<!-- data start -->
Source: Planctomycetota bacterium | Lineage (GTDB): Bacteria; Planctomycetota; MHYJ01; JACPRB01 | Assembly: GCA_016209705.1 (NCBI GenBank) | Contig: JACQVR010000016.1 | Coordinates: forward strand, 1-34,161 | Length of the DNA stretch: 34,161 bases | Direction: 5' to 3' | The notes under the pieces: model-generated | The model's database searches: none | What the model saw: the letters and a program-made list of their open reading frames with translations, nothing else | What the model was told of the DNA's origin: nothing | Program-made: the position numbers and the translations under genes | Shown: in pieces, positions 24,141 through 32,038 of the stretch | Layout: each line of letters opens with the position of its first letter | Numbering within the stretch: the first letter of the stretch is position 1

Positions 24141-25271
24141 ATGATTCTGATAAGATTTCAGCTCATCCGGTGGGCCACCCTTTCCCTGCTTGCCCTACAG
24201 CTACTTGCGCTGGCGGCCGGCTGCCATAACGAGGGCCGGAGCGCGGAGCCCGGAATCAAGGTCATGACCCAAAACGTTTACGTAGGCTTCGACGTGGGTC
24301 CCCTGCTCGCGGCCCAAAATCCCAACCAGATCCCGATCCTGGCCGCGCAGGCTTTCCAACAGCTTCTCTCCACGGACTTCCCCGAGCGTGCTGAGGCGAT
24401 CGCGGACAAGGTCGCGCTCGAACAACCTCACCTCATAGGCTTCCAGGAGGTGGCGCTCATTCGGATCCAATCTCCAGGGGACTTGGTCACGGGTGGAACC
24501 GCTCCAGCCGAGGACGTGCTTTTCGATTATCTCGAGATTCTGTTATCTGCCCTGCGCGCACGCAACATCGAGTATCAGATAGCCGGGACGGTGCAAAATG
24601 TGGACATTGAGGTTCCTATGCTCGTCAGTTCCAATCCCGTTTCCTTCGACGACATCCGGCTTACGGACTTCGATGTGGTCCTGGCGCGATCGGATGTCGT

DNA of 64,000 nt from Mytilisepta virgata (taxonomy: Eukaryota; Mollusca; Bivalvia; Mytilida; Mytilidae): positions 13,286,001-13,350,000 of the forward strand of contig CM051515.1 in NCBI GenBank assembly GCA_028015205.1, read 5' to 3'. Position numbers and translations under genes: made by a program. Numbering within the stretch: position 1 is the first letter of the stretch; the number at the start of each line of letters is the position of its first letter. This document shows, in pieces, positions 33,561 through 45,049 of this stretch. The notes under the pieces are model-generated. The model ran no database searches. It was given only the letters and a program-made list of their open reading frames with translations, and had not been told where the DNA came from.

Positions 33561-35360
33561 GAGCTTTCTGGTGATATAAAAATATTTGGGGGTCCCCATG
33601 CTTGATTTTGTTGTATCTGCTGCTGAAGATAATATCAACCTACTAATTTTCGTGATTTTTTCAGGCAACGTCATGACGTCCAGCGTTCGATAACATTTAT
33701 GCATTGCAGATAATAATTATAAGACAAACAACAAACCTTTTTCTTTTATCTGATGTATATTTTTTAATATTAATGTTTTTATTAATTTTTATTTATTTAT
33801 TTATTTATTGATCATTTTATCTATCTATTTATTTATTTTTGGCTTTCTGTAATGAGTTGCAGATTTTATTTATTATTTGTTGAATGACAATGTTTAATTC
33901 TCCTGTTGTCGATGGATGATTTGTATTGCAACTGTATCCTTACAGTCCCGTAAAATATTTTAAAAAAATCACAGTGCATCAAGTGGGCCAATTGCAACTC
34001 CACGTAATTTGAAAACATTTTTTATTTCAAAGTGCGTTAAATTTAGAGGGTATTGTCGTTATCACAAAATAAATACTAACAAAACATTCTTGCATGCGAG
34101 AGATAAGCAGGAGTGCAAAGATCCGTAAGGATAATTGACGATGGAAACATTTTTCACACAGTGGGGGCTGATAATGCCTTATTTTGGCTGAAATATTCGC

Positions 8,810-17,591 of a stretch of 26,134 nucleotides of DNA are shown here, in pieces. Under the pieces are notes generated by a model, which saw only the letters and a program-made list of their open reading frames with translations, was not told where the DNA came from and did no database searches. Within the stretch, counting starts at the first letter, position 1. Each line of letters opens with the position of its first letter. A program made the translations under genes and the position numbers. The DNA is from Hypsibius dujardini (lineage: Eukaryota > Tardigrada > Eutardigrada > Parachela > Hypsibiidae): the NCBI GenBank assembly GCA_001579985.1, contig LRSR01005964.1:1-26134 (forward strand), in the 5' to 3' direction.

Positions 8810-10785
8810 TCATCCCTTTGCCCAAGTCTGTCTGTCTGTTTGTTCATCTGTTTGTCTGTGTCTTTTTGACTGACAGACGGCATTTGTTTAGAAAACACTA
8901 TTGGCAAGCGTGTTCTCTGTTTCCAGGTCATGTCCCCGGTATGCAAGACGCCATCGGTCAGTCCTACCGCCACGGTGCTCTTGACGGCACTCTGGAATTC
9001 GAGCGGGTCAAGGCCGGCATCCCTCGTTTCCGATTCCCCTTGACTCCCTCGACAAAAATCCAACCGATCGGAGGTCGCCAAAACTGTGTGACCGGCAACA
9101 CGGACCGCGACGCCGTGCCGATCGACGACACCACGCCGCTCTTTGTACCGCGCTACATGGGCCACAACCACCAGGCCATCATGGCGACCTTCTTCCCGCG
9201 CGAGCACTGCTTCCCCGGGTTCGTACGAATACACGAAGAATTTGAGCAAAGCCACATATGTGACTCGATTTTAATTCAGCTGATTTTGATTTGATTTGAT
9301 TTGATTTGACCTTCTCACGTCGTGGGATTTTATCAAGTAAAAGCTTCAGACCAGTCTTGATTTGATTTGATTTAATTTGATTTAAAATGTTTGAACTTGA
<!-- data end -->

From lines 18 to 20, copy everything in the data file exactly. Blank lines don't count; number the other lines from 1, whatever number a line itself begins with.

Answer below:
Positions 8,810-17,591 of a stretch of 26,134 nucleotides of DNA are shown here, in pieces. Under the pieces are notes generated by a model, which saw only the letters and a program-made list of their open reading frames with translations, was not told where the DNA came from and did no database searches. Within the stretch, counting starts at the first letter, position 1. Each line of letters opens with the position of its first letter. A program made the translations under genes and the position numbers. The DNA is from Hypsibius dujardini (lineage: Eukaryota > Tardigrada > Eutardigrada > Parachela > Hypsibiidae): the NCBI GenBank assembly GCA_001579985.1, contig LRSR01005964.1:1-26134 (forward strand), in the 5' to 3' direction.

Positions 8810-10785
8810 TCATCCCTTTGCCCAAGTCTGTCTGTCTGTTTGTTCATCTGTTTGTCTGTGTCTTTTTGACTGACAGACGGCATTTGTTTAGAAAACACTA